Next you guys start reminiscing about growing up together and how much fun it was. You share laughter, experiences, memories, and events that took place. This is similar to an example I used earlier. Everything is fine to this point – no gossip or back biting involved at all. Your whole group is enjoying catching up, while showing concern for your absent friend and the struggles they are going through. These kinds of conversations between relatives or friends are how we stay involved in other people’s lives. It is how we stay connected, show charity, be compassionate, love our neighbor.
In this day and age when we are so restricted on how we can spend physical time with our extended families, we need to know that these conversations are okay when they do happen. Even if we spend a little time sharing frustrations from the past, we can help others work through problems or emotions they are dealing with. We need this and are suppose to seek good counsel – scripture tells us this.
Proverbs 19:20 (KJV) Hear counsel, and receive instruction, that thou mayest be wise in thy latter end.
Proverbs 1:5 (New Heart English Bible) A wise man will hear and increase in learning, and a man of understanding will attain to sound counsel.
Now, imagine suddenly, your friend begins to change the conversation to discussing how she was angry and hurt by something your absent friend did 20 years ago. She starts to talk about how rotten it was, how she has never been able to forget what happened. Then she starts to lure you into talking about other incidences where similar happened to YOU. She tries to draw you into the negative conversation and tries to lure you into saying nasty things about your cousin.
What do you think about this example?
Clearly the first part is NOT gossip – even if you are just going down memory lane and reminiscing, it is not gossip. You all simply want to help in what is happening to your other friend. How things have changed, and how she is doing. An update is not gossip.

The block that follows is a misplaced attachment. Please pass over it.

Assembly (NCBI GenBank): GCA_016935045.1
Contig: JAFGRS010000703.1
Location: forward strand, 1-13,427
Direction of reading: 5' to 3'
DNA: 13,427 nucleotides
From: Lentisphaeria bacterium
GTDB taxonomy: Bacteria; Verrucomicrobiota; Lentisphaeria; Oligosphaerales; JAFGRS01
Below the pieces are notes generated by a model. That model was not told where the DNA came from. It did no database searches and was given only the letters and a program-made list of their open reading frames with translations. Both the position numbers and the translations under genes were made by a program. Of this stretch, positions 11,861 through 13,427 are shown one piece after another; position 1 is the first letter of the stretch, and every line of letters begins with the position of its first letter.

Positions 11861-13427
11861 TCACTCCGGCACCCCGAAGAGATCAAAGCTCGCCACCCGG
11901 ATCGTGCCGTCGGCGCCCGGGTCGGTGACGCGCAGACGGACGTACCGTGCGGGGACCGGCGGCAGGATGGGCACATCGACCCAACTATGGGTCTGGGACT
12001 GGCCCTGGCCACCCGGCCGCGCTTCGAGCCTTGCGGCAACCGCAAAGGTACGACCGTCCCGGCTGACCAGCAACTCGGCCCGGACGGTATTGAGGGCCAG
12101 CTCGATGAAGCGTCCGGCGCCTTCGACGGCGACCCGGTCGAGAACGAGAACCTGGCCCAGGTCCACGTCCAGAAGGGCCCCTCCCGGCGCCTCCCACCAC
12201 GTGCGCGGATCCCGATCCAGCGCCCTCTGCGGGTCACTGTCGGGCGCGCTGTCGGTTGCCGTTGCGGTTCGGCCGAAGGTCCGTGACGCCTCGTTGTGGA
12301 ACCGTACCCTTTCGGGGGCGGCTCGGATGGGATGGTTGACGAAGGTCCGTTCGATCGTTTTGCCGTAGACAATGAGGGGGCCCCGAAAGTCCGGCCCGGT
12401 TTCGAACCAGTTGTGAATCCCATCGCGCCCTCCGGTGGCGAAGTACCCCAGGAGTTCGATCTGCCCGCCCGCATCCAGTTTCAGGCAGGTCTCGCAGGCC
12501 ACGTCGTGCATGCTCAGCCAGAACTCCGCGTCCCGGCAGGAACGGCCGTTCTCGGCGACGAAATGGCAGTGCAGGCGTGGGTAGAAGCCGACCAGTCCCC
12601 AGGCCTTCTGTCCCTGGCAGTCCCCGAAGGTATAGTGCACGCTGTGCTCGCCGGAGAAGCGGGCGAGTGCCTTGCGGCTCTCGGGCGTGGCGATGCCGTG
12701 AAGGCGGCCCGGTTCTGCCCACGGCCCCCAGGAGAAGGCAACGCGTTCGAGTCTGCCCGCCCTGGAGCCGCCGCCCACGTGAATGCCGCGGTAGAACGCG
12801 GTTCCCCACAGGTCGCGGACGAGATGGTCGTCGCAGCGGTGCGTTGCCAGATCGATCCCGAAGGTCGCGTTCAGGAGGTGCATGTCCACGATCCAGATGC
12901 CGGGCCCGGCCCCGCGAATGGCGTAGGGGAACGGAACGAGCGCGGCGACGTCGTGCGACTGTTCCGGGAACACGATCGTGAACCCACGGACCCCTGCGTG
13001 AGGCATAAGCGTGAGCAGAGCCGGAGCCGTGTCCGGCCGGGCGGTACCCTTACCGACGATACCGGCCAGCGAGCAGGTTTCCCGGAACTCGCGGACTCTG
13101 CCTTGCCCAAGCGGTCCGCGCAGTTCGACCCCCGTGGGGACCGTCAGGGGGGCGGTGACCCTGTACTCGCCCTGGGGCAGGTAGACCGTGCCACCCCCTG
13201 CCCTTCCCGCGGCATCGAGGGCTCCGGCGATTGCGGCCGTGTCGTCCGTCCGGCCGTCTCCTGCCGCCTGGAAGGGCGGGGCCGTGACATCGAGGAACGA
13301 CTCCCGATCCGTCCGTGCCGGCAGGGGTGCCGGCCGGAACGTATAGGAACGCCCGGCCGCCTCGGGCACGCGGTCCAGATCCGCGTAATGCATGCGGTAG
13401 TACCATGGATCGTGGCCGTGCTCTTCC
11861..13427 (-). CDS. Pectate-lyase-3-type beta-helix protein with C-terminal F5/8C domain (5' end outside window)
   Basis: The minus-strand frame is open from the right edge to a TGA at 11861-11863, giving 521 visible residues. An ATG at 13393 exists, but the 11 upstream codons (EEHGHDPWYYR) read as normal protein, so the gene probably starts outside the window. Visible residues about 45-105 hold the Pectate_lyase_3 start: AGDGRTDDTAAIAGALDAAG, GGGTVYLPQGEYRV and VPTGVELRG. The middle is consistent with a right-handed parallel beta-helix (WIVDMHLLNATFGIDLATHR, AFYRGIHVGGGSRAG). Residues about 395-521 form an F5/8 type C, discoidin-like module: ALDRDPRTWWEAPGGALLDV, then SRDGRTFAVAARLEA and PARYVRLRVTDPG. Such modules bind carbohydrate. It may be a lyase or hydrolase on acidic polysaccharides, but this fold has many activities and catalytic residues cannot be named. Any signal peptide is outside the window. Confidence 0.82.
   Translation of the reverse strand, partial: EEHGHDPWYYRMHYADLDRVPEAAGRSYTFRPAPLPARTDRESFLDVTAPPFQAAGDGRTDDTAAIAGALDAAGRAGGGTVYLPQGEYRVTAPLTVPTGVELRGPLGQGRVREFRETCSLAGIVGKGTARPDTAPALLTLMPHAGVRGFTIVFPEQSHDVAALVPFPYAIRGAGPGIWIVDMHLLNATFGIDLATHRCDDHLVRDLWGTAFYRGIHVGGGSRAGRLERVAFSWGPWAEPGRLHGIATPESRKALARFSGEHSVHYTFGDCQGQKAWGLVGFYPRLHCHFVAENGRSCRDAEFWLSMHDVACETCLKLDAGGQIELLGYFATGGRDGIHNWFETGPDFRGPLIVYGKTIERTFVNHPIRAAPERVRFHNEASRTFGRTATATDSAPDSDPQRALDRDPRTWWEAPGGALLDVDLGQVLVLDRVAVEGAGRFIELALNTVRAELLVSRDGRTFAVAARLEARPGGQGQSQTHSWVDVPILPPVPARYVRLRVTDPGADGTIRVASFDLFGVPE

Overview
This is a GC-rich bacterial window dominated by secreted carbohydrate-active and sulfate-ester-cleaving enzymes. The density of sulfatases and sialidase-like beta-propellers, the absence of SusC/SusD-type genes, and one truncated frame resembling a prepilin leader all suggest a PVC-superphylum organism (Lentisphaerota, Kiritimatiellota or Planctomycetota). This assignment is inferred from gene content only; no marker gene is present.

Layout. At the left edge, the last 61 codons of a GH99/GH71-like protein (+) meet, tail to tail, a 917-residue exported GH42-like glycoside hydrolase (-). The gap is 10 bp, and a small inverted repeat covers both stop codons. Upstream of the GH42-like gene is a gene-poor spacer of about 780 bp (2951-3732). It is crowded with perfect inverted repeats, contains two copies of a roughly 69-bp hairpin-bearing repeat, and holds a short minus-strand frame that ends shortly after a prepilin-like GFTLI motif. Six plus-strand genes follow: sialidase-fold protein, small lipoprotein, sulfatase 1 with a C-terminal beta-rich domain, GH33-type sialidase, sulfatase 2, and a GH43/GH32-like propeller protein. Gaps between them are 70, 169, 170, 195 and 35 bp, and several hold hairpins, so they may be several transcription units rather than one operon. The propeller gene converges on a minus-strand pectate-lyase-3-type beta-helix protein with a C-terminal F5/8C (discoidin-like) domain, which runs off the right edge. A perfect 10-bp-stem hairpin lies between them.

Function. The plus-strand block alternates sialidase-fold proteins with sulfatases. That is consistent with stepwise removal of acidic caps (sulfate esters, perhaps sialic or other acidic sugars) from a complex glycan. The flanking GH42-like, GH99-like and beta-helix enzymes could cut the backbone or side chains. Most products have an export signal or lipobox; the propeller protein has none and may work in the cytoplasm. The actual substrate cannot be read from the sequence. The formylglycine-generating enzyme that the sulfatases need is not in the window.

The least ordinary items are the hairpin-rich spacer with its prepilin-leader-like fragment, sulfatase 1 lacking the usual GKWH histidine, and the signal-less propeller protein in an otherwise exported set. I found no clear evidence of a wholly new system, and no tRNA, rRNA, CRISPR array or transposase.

A conversation, though, that transitions into negatively addressing events that should be long forgiven, this crosses into gossiping. Although it, too, simply may seem to be reminiscing, it also has conflict behind it. The absent friend isn’t there to share her side of the story, nor is she able to defend herself against what is being claimed. This is no longer just going down memory lane. The motive behind the second portion of the conversation is what clearly draws the line.
If the historical events weren’t brought into it, let’s remove that part of the conversation and instead imagine you transitioned from the initial update into complaining about your friend's life, how she has chosen to live it. It might have been easier to see the gossip starting. But because it was wiggled into memory lane, it may not be as obvious. These are times we just need to be ready for if we fall into sin. We have the blessing of grace and we can repent of such things.
What we need to do, is work diligently so we are able to find the righteous balance in these situations. If we use these examples that I have given as foundations for helping us analyze how we speak with and about others, we will prayerfully see a change in our conversations.
My hope is that this has helped you in identifying issues in how you speak, how to improve your conversations, ways you might find yourself getting stuck in gossiping situations, and given ideas on how to get yourself out. I pray we each remember that we want to be witnesses of Yeshua in our lives – and that we want those we come in contact with to see the fruits of the Spirit exemplified in us.
Will we be perfect? No – but we certainly can be working on being better.
Blessings and shalom.
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Lead Author (Bio)
Jim, (Judi's husband), has Sephardi Jewish ancestry and is a minister and head of Shofar Productions. Jim was a denominational pastor, hospital chaplain, and former director of a non-profit community organization.